Saturday, October 15, 2005

The Destiny of Norma



This afternoon in Zellerbach Rehearsal hall I watched Albert be a friar in the third act "begging for soup" scene of "La Forza del Destino." I'm the alternate, which means that in case Albert doesn't show up for a performance, I get to become Miss America.



The rehearsal was enlivened tremendously by the young Italian conductor Nicola Luisotti (pictured above), who is making his San Francisco Opera debut. The director, Ron Daniels, at one point last summer made the remark that "the conductor for this is really good, he's going to be great with this music." And I think he's right, though the tempos are so much faster than what was rehearsed earlier that the chorus and the principal singers were thrown way off balance today. Still, it's going to be exciting sounding Verdi, which is about as good as it gets.



After the rehearsal, I went for a couple of beers at the Lone Star saloon.



It was fairly empty, warm and charming.



Avis the Tarot Reader, looking operatic and colorful, presided over the backyard.



In the evening, there was an orchestral run-through of "Norma" on the opera house stage.



Two nights ago, we had the first dress rehearsal with loincloths and mud smearing and diva blood swapping, and it turned out to be completely fun. Here's a bit of what I wrote to our "captain" later that evening:

"Tonight was one of the most fun evenings of my entire life, possibly because I'm old enough to appreciate it. Sitting around virtually naked smearing stage mud on another dude's body in slo-mo, Burning Man stoned style, on the very front of the opera house stage, in silhouette, with a symphony orchestra playing Bellini and a male chorus singing in legato Italian about going to war with the Romans, well, it just doesn't get better than that, period.




Probably the greatest bonding moment was when the youngest and cutest of our group, an 18-year-old from Lafayette named Kurt Krikorian, painted a happy face with mud on his own butt and you could see it through the whole opera house. I haven't laughed as much in a long time."




Unfortunately, tonight we had the first orchestral run-through of "Norma" (where we weren't running around in our loincloths), and we almost died of boredom. The conductor, an old Italian named Oleg Caetani (sounds like a shoe designer), paced the music at truly slow, lugubrious tempos, which is the quickest way to kill a Bel Canto opera imaginable. Yikes.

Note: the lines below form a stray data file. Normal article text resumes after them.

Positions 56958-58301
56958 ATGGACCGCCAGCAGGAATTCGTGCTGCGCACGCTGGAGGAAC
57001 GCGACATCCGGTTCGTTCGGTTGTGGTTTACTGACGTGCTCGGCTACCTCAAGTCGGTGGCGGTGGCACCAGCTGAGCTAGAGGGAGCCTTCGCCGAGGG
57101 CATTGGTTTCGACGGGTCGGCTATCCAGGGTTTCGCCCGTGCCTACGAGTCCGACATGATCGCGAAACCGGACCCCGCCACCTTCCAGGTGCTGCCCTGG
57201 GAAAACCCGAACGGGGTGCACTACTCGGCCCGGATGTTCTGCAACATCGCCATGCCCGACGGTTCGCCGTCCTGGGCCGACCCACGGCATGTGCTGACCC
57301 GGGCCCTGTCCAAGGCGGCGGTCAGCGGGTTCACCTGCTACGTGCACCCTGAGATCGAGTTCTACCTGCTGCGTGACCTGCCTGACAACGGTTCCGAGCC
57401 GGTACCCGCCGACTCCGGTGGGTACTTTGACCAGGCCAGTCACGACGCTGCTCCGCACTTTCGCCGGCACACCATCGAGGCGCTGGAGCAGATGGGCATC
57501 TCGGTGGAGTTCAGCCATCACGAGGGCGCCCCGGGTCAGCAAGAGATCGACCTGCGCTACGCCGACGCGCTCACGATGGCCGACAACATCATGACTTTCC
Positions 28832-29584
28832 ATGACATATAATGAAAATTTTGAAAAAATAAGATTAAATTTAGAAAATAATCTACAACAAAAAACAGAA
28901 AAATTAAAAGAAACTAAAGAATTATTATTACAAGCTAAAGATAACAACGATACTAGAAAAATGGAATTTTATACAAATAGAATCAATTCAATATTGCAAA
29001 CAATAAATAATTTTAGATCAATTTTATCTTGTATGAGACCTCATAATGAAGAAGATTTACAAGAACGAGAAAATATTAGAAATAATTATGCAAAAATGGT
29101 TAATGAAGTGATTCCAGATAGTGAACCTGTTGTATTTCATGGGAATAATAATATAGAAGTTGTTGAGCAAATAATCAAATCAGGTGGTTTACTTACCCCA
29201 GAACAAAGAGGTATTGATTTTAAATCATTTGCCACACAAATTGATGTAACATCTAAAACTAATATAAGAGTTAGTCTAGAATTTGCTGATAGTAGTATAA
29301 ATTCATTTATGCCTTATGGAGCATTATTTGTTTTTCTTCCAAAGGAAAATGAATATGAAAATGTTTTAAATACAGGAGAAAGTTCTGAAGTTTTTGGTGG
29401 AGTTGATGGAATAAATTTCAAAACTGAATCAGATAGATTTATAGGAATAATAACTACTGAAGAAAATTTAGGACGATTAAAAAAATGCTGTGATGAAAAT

3 comments:

Anonymous said...

I love you! Your priorities are so ... evolved.

I was off in yoga bliss land for the weekend. Better than great.

Need to catch an escaped bunny now.

xx,
e

Houston said...

You are my new bestest friend. I just returned from seeing the final dress rehearsal of Norma. What fun! I've haven't seen that many bare cheeks since they closed the baths in San Francisco a brazilian years ago. I just knew you guys were enjoying the mud painting part. I didn't realize it was mud. I thought it was blue war paint. Maybe it was the germans who painted their bodies blue and attacked the Romans naked. Now those boys knew how to have fun.

One of the volunteers asked me if I was a teacher, it being high school night and all, so I lied and said yeah, sorta. He wanted to know if we gave the kids enough background to the story so that they'd know what they were seeing, and I said, well, yeah, sorta. Then he said he didn't understand why the kids laughed at that scene in the first act that's so incredibly corny. (I'm sure you know the exact line, but I smoke dope and drink alcohol, both which make immediate recall difficult at times.) I kindly explained to him that my kids did indeed know the difference between tragedy and comedy, but they also were able to appreciate the ridiculous as sublime. Hell, I laughed.

I discovered your blog by Googling "What year did Renata Scotto sing Norma in Houston?" That lead me to that other blog where you went on about several things. Well enough that I wanted to see who you were and send you a note. How much finer that you're a blogger.

Like I said, you are my new bestest friends. I work in the Civic Center. Let's do lunch.

Houston Bridges

sfmike said...

Dear Houston: I'm so happy you were at the dress rehearsal and got to see the most amusing moment of public nudity in which I've ever indulged. The "mud" which was poop-brown at the first dress rehearsal was changed to blue war paint by the final dress rehearsal, which was a great improvement. And what was the sublimely "ridiculous" scene in the first act? To tell you the truth, I haven't even watched the rest of that act after I drag the Roman body down from the ugly set.